Olympus keeping tight lipped about OM-D sensor

Olympus OM-D
Who made the 16 million pixel sensor inside the OM-D E-M5?

Olympus is refusing to name who manufactured the sensor for its new Olympus OM-D E-M5 Micro Four Thirds camera, with speculation suggesting it has been remanufactured from the Panasonic G3.

The Olympus OM-D's sensor is a 16 million pixel Four Thirds Live MOS sensor, which is the same resolution as both the G3 and the more recently announced Panasonic GX1.

Speaking to us at the European press launch of the OM-D, Toshiyuki Terada from Olympus Japan, said, "We can't say who manufactures the sensor itself, but we can say it's a new device, not just for Olympus, but for the industry."

Other rumoured manufacturers of the sensor include Fujifilm, which seems fairly unlikely given that it has only just announced its own Fujifilm X Pro1 compact system camera and it uses a novel sensor design which it doesn't manufacture itself, and Sony, which is known to create sensors for other camera companies including Nikon.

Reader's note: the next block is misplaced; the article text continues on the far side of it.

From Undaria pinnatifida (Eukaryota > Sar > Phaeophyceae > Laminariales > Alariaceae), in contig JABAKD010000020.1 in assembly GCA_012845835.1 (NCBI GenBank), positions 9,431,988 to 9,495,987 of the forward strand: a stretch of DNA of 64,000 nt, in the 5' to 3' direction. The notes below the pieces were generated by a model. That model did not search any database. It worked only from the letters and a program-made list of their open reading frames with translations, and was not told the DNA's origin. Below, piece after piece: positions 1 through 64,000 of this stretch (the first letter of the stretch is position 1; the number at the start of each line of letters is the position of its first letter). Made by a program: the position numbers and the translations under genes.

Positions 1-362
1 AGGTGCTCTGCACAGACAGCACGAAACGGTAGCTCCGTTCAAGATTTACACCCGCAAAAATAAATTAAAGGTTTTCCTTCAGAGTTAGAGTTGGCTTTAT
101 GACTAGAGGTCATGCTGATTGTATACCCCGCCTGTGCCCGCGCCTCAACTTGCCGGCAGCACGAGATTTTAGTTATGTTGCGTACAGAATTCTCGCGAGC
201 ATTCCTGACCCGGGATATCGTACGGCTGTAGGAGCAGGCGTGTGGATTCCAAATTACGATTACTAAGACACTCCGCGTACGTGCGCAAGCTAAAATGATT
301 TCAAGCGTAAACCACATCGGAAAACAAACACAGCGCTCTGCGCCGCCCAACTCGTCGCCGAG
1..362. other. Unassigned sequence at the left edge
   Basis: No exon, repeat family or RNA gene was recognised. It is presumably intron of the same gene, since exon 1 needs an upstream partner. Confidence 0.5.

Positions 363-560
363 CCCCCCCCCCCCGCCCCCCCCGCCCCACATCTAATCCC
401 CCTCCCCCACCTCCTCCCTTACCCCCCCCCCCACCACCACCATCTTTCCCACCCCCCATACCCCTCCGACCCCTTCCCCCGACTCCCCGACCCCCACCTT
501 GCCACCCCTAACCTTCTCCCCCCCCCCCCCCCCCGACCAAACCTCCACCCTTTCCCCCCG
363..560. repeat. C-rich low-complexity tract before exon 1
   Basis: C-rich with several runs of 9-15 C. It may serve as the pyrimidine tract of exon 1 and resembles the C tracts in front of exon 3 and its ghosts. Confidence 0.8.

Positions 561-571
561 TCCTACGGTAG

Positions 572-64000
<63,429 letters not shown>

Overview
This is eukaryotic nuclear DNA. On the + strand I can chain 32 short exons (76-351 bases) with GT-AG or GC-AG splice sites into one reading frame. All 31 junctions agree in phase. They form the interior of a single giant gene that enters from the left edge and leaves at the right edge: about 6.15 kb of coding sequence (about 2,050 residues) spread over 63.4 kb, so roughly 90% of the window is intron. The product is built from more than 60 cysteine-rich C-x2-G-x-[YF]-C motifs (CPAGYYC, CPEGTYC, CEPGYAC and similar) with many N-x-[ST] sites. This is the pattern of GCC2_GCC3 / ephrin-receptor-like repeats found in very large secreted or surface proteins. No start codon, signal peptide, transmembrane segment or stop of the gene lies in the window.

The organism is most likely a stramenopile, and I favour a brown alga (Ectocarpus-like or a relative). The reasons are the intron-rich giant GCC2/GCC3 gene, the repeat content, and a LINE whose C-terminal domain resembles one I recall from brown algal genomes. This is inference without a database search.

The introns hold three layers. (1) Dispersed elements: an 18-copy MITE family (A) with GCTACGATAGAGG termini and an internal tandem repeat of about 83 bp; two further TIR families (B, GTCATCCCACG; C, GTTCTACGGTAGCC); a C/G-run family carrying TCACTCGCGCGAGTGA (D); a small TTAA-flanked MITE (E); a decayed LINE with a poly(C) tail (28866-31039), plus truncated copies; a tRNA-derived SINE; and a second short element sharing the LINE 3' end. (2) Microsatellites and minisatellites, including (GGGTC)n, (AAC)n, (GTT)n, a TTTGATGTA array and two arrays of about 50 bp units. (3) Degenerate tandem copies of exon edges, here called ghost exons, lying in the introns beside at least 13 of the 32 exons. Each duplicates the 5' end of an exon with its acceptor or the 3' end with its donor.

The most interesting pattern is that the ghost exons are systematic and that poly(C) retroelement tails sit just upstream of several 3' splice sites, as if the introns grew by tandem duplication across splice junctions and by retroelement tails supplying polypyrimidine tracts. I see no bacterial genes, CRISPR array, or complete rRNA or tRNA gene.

It would make sense for Panasonic to have manufactured the Olympus sensor, as both the companies work to the same Micro Four Thirds standard and have a joint development agreement.

Olympus claims that the sensor inside the OM-D offers improved noise and dynamic range performance, when compared to older models in its line-up, such as the PEN E-P3.

Speaking of the decision to increase the resolution to 16 million pixels, Terada said, "In the past we have said that 12 million pixels is enough, and we haven't changed that position - but if we could put more in, then why not?"

The E-M5 is thought to be the first camera in the OM-D line-up and will be available from April with an RRP of £1,149.

Amy Davies

Amy has been writing about cameras, photography and associated tech since 2009. Amy was once part of the photography testing team for Future Publishing working across TechRadar, Digital Camera, PhotoPlus, N Photo and Photography Week. For her photography, she has won awards and has been exhibited. She often partakes in unusual projects - including one intense year where she used a different camera every single day. Amy is currently the Features Editor at Amateur Photographer magazine, and in her increasingly little spare time works across a number of high-profile publications including Wired, Stuff, Digital Camera World, Expert Reviews, and just a little off-tangent, PetsRadar.